19 November 2007 | Paul Snell
The Department of Health (DH) has abandoned six potential deals with the private sector because of concerns they would not offer value for money.
The schemes, where the private sector provides a range of diagnostic and treatment services, "are no longer necessary" because they could not demonstrate value for money. It follows a review by the DH commercial directorate of all schemes currently being procured.
The procurement of 10 other deals for similar services will continue. It was announced this summer that after the current deals are completed, services will be bought locally rather than centrally.
The department also said it was cancelling a contract for diagnostic services in the West Midlands because poor take-up of the service meant it could not be justified financially.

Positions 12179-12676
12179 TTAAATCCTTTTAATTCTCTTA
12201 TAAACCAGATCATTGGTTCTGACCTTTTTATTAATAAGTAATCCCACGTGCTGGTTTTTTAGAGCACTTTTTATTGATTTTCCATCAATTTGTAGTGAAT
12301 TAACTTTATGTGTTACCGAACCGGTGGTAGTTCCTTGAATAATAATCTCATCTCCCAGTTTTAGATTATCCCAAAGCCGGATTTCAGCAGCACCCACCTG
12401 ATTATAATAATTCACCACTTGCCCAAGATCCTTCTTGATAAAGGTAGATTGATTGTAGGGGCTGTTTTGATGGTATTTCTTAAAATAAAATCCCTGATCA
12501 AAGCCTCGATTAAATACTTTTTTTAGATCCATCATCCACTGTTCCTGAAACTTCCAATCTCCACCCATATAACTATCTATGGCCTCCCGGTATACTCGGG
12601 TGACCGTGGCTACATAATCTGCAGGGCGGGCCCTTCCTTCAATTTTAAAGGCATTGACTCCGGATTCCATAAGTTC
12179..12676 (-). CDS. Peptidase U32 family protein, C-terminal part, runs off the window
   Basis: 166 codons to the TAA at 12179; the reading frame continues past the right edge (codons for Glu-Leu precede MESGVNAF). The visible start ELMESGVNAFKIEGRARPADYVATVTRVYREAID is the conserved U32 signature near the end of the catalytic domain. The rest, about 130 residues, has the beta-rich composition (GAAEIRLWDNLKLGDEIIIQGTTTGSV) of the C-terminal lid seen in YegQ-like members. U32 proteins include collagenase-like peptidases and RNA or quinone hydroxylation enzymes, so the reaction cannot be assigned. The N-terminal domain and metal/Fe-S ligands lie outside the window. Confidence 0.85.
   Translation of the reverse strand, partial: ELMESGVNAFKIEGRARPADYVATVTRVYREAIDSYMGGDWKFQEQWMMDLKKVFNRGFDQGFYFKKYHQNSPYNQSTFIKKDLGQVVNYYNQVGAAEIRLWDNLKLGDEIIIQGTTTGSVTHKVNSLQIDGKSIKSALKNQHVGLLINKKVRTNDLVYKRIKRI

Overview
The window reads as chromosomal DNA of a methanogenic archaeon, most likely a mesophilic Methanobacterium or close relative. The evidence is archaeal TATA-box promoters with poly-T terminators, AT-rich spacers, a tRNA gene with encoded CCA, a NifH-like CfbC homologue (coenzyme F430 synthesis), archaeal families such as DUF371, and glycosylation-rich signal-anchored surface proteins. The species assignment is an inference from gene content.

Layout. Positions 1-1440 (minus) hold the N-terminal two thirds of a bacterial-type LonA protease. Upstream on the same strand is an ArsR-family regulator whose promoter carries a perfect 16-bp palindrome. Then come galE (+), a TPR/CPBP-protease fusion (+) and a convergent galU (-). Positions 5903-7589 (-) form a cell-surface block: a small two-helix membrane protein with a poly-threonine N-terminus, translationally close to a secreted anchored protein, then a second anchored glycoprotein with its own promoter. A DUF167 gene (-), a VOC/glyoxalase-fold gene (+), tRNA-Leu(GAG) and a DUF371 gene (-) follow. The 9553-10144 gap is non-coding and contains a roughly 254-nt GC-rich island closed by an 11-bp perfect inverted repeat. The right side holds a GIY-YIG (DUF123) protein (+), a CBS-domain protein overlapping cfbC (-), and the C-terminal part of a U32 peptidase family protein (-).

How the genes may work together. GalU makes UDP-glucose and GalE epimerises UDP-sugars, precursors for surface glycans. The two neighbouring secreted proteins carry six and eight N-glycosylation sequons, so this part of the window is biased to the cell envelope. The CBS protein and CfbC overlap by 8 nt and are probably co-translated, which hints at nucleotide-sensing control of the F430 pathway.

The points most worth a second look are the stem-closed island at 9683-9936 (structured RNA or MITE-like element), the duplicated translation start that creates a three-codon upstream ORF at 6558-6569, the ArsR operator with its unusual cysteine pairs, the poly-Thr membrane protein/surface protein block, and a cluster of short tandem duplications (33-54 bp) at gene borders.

Alan Johnson, the health secretary, told the Commons: "The reduction in overall size of the procurement does not represent a change in policy. We will continue to use the independent sector. We will now move toward greater local procurement of services. This will enable Primary Care Trusts to take procurement decisions quickly rather than waiting for a prolonged process run from Whitehall."
The British Medical Association (BMA) was critical of the decision to cancel the schemes. "It's a crying shame that so much money has been wasted on this political initiative when the NHS could have achieved better value for money," said Dr Jonathan Fielden, chairman of the BMA's Consultants Committee.